Defendants, which included a medical center considered a governmental entity, moved to dismiss on the basis that the HIPAA authorizations were not attached to the complaint. The trial court granted the motion, finding that plaintiff substantially complied with the HCLA requirements but that “strict compliance was required because [defendant] was a governmental entity.” The Court of Appeals, however, reversed this holding.

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After obtaining a default judgment on claims for conversion and malicious prosecution, a plaintiff must “prove the extent of her claimed damages,” and defendant should be given “an opportunity to rebut her evidence or present evidence of his own on the question of damages for those claims before entering a final judgment.”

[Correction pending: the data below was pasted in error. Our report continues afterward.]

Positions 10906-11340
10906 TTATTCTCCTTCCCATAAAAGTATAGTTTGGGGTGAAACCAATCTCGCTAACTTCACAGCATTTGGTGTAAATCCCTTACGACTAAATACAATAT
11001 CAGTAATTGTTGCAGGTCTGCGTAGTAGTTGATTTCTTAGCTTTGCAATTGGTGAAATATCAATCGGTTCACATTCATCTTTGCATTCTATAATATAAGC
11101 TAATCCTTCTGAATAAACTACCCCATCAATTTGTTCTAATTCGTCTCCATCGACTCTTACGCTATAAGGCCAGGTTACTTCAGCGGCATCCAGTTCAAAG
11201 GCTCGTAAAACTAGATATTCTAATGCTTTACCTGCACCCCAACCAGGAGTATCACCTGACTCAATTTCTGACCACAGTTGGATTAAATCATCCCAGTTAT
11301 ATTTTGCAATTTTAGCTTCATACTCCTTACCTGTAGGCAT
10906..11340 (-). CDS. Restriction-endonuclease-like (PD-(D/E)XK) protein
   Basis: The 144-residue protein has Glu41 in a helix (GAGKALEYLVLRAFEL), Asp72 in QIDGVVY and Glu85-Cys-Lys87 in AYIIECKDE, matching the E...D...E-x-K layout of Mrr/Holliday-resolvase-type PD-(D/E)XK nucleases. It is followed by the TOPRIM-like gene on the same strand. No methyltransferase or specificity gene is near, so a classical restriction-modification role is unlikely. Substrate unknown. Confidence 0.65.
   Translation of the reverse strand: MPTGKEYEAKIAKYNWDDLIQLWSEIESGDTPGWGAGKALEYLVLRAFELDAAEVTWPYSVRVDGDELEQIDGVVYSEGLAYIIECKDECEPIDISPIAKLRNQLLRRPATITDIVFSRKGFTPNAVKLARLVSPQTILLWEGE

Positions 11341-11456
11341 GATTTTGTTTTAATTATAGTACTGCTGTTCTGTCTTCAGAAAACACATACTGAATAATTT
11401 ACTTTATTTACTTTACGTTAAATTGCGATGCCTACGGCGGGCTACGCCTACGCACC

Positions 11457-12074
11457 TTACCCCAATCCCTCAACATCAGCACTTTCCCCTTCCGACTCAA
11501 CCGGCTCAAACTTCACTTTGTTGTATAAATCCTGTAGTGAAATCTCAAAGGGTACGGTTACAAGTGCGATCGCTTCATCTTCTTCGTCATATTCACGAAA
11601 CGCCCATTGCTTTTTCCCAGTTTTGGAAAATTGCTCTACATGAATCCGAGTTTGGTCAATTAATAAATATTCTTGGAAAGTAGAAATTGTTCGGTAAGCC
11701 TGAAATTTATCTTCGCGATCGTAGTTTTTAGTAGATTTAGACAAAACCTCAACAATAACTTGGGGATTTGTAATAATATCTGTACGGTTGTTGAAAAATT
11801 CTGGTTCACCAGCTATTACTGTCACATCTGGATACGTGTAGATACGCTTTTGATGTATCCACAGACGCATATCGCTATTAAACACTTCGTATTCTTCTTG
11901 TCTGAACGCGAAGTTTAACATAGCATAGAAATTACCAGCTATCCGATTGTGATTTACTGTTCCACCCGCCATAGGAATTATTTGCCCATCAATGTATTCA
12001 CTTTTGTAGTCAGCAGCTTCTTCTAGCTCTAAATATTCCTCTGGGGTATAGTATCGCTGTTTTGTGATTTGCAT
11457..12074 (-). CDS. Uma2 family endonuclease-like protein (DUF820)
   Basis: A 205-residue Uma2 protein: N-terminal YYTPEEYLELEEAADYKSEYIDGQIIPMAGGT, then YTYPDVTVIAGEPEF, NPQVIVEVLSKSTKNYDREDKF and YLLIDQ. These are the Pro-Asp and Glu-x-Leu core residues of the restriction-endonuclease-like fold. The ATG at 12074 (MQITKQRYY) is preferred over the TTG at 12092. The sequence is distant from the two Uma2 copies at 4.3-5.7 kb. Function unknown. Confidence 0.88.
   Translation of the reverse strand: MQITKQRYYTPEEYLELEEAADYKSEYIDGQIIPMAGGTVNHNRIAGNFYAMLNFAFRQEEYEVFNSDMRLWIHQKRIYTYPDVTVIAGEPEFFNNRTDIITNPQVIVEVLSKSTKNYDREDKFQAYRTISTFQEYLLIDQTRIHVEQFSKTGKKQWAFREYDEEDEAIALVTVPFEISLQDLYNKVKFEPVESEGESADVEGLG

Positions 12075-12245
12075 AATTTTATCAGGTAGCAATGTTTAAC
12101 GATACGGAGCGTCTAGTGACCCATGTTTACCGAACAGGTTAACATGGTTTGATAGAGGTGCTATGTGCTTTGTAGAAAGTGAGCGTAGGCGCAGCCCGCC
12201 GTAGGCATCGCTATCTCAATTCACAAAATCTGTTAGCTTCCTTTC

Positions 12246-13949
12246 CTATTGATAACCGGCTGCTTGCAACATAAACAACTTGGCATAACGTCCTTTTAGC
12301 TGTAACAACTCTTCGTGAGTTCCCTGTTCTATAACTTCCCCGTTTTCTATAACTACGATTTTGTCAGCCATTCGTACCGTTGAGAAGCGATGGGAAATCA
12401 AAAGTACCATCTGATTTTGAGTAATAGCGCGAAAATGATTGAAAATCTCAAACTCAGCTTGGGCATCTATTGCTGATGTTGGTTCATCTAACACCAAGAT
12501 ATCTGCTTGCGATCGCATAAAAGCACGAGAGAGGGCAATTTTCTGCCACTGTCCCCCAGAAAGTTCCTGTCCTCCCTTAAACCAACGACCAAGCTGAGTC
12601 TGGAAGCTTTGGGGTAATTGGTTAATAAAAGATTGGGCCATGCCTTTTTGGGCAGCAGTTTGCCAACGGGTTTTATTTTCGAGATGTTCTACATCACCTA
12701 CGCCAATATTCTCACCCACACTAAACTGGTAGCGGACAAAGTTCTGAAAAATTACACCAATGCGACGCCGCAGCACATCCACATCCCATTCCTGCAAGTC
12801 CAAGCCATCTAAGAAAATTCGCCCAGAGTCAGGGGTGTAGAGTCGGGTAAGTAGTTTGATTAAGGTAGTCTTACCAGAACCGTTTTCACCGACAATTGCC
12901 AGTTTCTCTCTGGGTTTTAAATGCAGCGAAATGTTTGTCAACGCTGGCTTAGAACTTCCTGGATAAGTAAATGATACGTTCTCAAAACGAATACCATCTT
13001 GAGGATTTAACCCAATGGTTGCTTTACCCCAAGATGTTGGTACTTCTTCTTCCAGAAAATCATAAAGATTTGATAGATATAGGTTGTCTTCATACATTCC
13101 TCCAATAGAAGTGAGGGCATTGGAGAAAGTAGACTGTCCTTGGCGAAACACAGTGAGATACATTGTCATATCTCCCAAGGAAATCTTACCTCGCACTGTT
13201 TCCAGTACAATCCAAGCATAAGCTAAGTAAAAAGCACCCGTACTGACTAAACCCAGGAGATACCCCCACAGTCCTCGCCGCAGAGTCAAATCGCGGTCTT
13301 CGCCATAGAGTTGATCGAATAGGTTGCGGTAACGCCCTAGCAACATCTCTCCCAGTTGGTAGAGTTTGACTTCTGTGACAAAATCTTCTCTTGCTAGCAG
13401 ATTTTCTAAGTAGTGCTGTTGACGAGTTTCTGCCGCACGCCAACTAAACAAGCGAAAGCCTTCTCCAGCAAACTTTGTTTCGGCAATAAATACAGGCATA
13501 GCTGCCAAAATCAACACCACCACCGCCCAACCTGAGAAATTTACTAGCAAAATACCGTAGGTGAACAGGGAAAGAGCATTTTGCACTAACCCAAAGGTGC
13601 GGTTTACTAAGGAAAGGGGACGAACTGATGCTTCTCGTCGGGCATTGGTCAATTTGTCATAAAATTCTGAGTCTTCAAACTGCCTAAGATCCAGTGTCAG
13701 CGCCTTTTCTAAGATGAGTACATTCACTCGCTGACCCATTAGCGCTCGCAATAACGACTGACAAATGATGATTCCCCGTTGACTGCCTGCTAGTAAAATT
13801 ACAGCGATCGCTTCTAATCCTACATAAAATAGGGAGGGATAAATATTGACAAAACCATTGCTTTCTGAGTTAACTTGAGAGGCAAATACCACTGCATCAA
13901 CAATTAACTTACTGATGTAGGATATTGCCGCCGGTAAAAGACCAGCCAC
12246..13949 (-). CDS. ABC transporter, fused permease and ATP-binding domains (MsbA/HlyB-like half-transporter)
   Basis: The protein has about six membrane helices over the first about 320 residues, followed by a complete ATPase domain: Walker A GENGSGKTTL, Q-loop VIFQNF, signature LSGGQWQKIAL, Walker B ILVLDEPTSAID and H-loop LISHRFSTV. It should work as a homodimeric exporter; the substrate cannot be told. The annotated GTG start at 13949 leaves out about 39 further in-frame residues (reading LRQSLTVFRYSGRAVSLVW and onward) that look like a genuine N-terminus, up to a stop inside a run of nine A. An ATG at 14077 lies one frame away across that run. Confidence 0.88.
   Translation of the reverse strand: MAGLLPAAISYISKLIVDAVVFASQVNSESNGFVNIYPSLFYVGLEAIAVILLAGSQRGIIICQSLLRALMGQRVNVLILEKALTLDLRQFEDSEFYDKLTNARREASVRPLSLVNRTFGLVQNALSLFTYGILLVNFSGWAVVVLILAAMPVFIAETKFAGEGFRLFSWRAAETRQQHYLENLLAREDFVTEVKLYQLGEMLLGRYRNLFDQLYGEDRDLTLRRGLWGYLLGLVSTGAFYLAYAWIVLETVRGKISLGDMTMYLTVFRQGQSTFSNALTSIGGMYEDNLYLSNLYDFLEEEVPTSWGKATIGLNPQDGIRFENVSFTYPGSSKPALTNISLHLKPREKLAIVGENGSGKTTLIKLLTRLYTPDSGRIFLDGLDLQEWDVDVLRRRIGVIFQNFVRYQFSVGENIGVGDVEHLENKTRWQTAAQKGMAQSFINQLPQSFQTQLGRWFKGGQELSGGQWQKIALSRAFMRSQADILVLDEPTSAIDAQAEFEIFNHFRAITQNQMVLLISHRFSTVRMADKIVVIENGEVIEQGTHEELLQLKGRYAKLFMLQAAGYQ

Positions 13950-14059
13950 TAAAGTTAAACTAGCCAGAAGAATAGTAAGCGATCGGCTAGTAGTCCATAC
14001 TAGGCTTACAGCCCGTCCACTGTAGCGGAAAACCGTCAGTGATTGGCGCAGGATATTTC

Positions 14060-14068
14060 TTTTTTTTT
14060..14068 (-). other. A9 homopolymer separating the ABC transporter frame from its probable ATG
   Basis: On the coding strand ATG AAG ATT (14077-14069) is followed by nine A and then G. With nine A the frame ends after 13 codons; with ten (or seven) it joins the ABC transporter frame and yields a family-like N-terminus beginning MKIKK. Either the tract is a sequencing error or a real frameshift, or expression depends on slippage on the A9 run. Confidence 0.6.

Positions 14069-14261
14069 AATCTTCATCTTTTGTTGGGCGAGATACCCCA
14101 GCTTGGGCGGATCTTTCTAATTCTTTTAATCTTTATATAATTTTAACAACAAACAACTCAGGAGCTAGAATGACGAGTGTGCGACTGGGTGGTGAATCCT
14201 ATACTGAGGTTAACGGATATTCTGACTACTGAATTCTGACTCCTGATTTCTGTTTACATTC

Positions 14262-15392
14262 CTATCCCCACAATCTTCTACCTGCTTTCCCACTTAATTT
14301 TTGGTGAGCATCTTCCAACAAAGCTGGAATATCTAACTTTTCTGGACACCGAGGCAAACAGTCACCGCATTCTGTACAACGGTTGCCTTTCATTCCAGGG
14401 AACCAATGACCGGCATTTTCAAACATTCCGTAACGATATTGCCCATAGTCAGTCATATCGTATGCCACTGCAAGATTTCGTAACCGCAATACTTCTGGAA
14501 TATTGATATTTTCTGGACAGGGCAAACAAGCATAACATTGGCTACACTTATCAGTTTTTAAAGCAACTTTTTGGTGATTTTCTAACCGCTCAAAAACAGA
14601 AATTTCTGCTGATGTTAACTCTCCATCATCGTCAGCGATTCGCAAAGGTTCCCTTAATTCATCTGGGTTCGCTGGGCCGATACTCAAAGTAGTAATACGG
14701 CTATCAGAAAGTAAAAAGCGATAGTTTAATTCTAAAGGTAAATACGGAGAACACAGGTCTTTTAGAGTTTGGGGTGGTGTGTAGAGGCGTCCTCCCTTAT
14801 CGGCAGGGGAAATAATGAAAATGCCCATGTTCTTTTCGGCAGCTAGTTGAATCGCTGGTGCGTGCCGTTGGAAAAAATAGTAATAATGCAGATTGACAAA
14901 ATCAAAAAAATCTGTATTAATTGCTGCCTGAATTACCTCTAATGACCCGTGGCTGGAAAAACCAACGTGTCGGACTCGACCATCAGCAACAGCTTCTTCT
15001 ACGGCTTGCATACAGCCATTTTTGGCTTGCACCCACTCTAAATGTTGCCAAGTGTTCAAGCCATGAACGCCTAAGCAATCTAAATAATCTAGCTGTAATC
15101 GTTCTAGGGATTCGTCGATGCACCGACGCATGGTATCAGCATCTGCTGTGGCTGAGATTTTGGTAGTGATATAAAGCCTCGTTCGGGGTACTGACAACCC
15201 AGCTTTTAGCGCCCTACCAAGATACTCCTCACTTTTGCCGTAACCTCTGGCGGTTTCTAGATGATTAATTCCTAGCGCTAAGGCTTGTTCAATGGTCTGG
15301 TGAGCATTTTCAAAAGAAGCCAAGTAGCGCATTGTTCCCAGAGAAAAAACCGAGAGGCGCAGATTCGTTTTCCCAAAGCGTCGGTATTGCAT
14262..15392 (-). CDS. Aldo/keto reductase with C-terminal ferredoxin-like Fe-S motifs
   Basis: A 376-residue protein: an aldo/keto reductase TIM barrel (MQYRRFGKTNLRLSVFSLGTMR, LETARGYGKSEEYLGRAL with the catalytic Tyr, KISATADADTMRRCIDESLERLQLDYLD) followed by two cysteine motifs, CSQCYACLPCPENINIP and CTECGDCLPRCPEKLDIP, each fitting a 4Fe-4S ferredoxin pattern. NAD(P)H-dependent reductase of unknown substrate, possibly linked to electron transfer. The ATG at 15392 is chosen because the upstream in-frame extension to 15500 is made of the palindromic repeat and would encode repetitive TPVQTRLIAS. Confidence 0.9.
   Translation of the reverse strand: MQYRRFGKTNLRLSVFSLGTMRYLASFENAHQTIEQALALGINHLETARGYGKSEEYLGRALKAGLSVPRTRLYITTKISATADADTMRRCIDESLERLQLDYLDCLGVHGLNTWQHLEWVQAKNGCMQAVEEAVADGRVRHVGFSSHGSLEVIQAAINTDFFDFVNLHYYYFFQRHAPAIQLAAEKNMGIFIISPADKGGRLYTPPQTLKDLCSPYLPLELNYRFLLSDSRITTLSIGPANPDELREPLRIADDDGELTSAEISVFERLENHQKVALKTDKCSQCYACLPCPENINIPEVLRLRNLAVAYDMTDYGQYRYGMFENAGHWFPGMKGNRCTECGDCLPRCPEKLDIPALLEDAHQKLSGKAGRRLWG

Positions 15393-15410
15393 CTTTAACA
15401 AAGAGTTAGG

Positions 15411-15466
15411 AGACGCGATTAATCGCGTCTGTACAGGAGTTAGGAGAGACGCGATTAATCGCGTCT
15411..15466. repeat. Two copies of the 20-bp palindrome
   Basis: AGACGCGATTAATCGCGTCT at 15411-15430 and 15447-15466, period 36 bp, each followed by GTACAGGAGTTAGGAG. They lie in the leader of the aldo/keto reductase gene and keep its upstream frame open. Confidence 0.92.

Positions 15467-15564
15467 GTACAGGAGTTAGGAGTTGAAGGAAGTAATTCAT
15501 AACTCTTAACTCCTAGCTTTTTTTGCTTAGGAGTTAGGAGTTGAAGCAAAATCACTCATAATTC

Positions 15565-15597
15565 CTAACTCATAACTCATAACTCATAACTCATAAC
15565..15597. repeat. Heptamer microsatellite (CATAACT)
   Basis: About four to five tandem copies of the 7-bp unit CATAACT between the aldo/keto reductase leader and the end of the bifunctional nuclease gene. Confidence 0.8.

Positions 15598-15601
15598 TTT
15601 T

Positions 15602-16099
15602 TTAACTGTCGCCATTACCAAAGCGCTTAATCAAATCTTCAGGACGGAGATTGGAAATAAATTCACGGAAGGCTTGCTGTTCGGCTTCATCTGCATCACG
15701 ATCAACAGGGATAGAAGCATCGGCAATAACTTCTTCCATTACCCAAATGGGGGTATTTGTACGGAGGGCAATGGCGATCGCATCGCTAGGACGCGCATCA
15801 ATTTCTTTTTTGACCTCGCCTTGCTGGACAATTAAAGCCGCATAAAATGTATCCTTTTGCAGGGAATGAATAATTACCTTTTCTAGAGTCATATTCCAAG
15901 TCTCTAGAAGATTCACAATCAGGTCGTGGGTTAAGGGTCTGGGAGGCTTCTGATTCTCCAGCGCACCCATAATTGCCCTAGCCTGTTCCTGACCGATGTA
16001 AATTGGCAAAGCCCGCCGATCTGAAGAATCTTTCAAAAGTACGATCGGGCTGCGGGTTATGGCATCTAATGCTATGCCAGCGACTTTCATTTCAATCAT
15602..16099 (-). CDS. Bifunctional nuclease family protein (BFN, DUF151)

In Husk v. Thompson, No. M2016-01481-COA-R3-CV (Tenn. Ct. App. Aug. 10, 2017), plaintiff and defendant had lived together before a contentious separation. Plaintiff was charged with domestic assault and ordered not to return to the shared apartment. Plaintiff continued paying her half of the rent for three months even though she was not living there. When defendant failed to pay his portion of the rent due for the apartment two months in a row, plaintiff paid the full amount. Further, there were issues regarding personal property.

Plaintiff filed this suit for conversion, unjust enrichment, and malicious prosecution. Defendant received notice of the suit and was then served at the sheriff’s office, but he did not file an answer. Plaintiff moved for a default judgment, and when defendant did not show up to the hearing, the default judgment was entered. On the day of the default judgment hearing, the trial court entered an order granting plaintiff $15,577.16 in damages.